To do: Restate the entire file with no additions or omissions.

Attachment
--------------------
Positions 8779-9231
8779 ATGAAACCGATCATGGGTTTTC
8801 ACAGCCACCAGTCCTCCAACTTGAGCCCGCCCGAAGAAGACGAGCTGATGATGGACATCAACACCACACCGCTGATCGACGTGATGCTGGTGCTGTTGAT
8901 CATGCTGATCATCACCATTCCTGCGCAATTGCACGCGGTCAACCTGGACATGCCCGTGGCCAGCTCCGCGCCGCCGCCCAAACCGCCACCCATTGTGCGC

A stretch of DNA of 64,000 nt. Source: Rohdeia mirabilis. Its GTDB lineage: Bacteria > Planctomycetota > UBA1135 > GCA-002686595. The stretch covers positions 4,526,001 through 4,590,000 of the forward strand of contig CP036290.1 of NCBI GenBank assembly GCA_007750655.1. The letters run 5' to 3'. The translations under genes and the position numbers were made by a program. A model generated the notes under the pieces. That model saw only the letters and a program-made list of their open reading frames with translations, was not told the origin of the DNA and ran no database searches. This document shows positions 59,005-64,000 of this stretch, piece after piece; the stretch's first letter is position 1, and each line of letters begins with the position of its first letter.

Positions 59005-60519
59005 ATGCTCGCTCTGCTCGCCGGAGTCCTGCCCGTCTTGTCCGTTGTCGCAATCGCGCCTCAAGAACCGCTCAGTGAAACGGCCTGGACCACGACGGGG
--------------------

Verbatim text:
Positions 8779-9231
8779 ATGAAACCGATCATGGGTTTTC
8801 ACAGCCACCAGTCCTCCAACTTGAGCCCGCCCGAAGAAGACGAGCTGATGATGGACATCAACACCACACCGCTGATCGACGTGATGCTGGTGCTGTTGAT
8901 CATGCTGATCATCACCATTCCTGCGCAATTGCACGCGGTCAACCTGGACATGCCCGTGGCCAGCTCCGCGCCGCCGCCCAAACCGCCACCCATTGTGCGC

A stretch of DNA of 64,000 nt. Source: Rohdeia mirabilis. Its GTDB lineage: Bacteria > Planctomycetota > UBA1135 > GCA-002686595. The stretch covers positions 4,526,001 through 4,590,000 of the forward strand of contig CP036290.1 of NCBI GenBank assembly GCA_007750655.1. The letters run 5' to 3'. The translations under genes and the position numbers were made by a program. A model generated the notes under the pieces. That model saw only the letters and a program-made list of their open reading frames with translations, was not told the origin of the DNA and ran no database searches. This document shows positions 59,005-64,000 of this stretch, piece after piece; the stretch's first letter is position 1, and each line of letters begins with the position of its first letter.

Positions 59005-60519
59005 ATGCTCGCTCTGCTCGCCGGAGTCCTGCCCGTCTTGTCCGTTGTCGCAATCGCGCCTCAAGAACCGCTCAGTGAAACGGCCTGGACCACGACGGGG